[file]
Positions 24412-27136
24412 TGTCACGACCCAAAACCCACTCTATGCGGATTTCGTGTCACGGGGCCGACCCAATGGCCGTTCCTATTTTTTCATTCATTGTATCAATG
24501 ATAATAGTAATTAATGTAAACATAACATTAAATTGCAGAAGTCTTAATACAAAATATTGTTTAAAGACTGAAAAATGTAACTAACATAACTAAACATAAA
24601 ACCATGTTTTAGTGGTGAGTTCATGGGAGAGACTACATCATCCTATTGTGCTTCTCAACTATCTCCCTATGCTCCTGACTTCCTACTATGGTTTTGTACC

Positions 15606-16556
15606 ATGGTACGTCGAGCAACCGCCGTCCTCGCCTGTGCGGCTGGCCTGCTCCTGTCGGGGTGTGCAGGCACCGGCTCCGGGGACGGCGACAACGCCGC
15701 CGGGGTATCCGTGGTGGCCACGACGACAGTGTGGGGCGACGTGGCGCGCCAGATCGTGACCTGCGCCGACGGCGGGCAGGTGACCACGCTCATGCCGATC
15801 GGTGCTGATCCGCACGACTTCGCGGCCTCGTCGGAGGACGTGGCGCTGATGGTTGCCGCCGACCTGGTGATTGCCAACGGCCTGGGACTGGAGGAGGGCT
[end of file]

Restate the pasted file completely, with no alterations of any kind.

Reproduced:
Positions 24412-27136
24412 TGTCACGACCCAAAACCCACTCTATGCGGATTTCGTGTCACGGGGCCGACCCAATGGCCGTTCCTATTTTTTCATTCATTGTATCAATG
24501 ATAATAGTAATTAATGTAAACATAACATTAAATTGCAGAAGTCTTAATACAAAATATTGTTTAAAGACTGAAAAATGTAACTAACATAACTAAACATAAA
24601 ACCATGTTTTAGTGGTGAGTTCATGGGAGAGACTACATCATCCTATTGTGCTTCTCAACTATCTCCCTATGCTCCTGACTTCCTACTATGGTTTTGTACC

Positions 15606-16556
15606 ATGGTACGTCGAGCAACCGCCGTCCTCGCCTGTGCGGCTGGCCTGCTCCTGTCGGGGTGTGCAGGCACCGGCTCCGGGGACGGCGACAACGCCGC
15701 CGGGGTATCCGTGGTGGCCACGACGACAGTGTGGGGCGACGTGGCGCGCCAGATCGTGACCTGCGCCGACGGCGGGCAGGTGACCACGCTCATGCCGATC
15801 GGTGCTGATCCGCACGACTTCGCGGCCTCGTCGGAGGACGTGGCGCTGATGGTTGCCGCCGACCTGGTGATTGCCAACGGCCTGGGACTGGAGGAGGGCT